Gulag employee (author) is given a unique problem to solve with an inefficient system and/or badly treated prisoners. Employee can solve problem when no one else can (even at age 22), often by streamlining process, bending the rules to get prisoners fed, or negotiating with others to find a work solution. This formula is repeated again and again throughout the book. He is put in a work situation in some camp he does not know. He comes in and sizes up the situation, and somehow is able to pull people together to solve the problem.

I was slightly skeptical that Mochulsky (author) would be *this* good at negotiating with prisoners, criminal prisoners, foremen, and the NKVD, even in his 20's, upon entering a new camp. I'm sure he had a talent for leadership, but this seems like he is the miracle fix-it man.

I was glad he was able to use his talents to get prisoners better rations, better housing, etc., at least in the cases he described. However, his focus is as a career Soviet government employee, and his goal throughout it all is that *he* can be free (!) of the Gulag system (since he cannot quit working there without Party permission).

I was also annoyed that the apparently chaste, dedicated Party employee in his 20s was so taken in by the story of a former Mosfilm producer (?) and ex-Gulag-prisoner sexual predator that he suddenly felt the need to include his stories of exploitation at the end of the book. These stories had nothing to do with Mochulsky himself (except that, perhaps, Mochulsky's Gulag work prevented him from developing normal sexual/romantic relationships himself, so he was dazzled by stories from an older, more experienced man who was all too eager to have a listening ear). However, his stories of the Mosfilm character seem more like name-dropping or sensationalism than a part of the rest of his Gulag story.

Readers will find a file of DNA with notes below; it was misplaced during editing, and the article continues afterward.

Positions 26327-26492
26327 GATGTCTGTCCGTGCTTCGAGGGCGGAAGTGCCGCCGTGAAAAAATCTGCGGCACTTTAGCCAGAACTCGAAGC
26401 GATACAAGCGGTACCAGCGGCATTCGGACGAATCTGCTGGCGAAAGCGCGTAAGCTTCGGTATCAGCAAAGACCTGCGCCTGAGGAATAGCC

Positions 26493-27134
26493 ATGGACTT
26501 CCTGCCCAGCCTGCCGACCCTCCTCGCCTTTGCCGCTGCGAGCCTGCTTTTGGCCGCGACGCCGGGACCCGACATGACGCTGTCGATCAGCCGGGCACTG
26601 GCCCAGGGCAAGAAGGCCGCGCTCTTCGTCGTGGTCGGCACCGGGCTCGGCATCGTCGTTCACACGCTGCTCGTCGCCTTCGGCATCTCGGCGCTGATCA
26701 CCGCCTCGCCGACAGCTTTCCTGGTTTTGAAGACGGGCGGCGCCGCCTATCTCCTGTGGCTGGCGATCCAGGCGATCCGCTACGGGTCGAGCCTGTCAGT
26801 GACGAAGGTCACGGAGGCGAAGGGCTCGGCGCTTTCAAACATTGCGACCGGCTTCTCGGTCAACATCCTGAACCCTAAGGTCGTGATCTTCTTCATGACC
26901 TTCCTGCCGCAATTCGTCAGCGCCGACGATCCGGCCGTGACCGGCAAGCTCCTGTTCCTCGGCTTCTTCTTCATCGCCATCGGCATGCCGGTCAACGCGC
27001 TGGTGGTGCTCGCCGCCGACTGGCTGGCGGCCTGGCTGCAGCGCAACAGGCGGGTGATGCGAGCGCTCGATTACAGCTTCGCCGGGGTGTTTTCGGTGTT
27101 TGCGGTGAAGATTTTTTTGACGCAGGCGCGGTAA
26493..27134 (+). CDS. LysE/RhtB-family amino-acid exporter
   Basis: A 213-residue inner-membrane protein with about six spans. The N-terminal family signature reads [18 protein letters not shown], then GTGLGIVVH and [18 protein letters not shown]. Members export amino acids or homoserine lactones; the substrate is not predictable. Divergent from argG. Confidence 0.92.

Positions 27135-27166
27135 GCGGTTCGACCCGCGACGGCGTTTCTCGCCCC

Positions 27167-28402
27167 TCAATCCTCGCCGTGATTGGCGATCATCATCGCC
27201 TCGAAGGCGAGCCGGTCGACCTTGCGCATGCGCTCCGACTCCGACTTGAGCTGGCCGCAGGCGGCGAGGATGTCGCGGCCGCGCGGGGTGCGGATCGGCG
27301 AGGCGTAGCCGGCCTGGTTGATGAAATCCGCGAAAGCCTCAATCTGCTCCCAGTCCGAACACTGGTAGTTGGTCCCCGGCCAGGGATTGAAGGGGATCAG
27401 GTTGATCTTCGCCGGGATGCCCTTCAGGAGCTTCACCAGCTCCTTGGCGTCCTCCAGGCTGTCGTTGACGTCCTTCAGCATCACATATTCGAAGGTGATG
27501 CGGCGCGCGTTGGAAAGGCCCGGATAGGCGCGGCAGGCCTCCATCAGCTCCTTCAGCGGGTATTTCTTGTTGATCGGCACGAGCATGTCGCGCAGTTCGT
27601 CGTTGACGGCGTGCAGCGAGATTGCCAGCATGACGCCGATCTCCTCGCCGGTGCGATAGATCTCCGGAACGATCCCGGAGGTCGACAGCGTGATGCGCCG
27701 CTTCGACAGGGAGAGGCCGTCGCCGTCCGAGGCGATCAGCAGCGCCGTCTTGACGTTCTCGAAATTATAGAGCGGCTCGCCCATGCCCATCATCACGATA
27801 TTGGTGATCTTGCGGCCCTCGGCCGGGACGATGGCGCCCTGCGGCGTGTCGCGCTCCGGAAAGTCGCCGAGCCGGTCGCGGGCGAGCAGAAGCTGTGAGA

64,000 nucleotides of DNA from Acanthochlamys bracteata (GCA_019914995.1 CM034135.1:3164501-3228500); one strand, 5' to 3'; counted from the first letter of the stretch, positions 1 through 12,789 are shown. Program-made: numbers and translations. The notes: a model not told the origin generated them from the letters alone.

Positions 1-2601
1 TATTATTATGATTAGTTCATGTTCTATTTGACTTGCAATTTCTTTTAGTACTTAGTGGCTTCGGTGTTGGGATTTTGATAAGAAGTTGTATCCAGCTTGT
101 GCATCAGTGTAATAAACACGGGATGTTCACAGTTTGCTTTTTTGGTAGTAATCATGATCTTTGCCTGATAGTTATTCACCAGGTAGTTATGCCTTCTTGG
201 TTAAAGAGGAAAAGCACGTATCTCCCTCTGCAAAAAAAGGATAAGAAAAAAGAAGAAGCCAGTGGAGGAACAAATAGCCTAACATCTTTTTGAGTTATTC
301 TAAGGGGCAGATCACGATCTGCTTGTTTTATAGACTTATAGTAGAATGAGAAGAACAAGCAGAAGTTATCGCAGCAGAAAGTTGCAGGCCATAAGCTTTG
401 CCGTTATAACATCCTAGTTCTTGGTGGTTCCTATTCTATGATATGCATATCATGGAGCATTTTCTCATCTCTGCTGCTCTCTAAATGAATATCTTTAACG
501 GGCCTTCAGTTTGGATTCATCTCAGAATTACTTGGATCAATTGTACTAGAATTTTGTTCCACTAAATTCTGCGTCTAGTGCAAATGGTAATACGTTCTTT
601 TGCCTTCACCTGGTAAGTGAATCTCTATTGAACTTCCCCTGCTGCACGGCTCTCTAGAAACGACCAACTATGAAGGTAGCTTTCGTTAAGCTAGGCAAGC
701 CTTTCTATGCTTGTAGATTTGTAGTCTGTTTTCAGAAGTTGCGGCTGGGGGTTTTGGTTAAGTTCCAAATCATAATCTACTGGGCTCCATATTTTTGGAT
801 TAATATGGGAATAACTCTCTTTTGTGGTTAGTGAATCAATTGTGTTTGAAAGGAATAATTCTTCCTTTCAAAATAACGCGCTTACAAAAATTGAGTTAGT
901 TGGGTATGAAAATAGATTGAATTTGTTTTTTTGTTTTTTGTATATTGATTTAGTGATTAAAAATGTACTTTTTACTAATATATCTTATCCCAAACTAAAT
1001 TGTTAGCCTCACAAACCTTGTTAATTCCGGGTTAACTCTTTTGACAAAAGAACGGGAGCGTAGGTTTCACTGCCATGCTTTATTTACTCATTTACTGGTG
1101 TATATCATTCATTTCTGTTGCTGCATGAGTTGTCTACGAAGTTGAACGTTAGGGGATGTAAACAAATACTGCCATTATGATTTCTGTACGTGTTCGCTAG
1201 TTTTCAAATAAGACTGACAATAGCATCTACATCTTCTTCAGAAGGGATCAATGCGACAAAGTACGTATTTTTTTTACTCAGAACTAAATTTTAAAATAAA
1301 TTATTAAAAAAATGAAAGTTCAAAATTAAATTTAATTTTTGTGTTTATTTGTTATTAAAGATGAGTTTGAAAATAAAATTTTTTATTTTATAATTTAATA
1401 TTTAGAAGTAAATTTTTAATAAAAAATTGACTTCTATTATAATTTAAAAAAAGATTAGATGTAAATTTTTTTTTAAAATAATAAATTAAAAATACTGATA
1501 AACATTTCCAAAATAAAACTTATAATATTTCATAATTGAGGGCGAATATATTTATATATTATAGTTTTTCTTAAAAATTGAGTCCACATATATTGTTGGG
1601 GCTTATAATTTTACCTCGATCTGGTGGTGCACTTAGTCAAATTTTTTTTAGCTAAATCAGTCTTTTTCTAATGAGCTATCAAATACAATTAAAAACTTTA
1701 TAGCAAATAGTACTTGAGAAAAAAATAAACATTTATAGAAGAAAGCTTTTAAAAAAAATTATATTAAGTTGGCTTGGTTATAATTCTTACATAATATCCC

Mochulsky also mentions that he was disgusted by the treatment of women in the USSR, which was supposed to promote equality. He also is disgusted by the treatment of prisoners, but this only comes out at the end, in a series of "Questions" for the Soviet system. Only at the end of the book does he show anger at the system that betrayed his youthful idealism (after showing throughout the book that he was a devoted and favored Soviet employee throughout his life).

For readers/listeners looking for a dramatic confession of what a "Gulag boss" did or saw done to prisoners, this is not it. The book has some self-congratulation and, at the end, betrayed anger at a system that proclaimed ideals of humanity, yet fed humans into the gears of a massive industrialization machine.

Mochulsky is a "true believer" Communist who is disillusioned by the system he worked for all his life, but most of the book is simply a description of his many Gulag construction projects. Perhaps he is pleading that he is one of the "good ones," that he did nothing wrong personally. Perhaps he is right. It just isn't the most interesting reading after a few chapters or so.

  • Overall
    2 out of 5 stars
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    5 out of 5 stars
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    1 out of 5 stars

Disappointment

Would you try another book from Feodor Vasilievich Mochulsky and Deborah Kaple (translator) and/or Chris Patton?

No

Has Gulag Boss turned you off from other books in this genre?

No

What reaction did this book spark in you? Anger, sadness, disappointment?

I was quite naive to expect real stories from the Gulag Boss perspective.
In this book is very little about life in the “Zone”. Only the afterword, explain the way of thinking of author. You will never find the truth, from the person responsible for terror. He was one of the cog in the machine of terror. However, without those cogs, machine wouldn’t be able to run.

2 of 4 people found this review helpful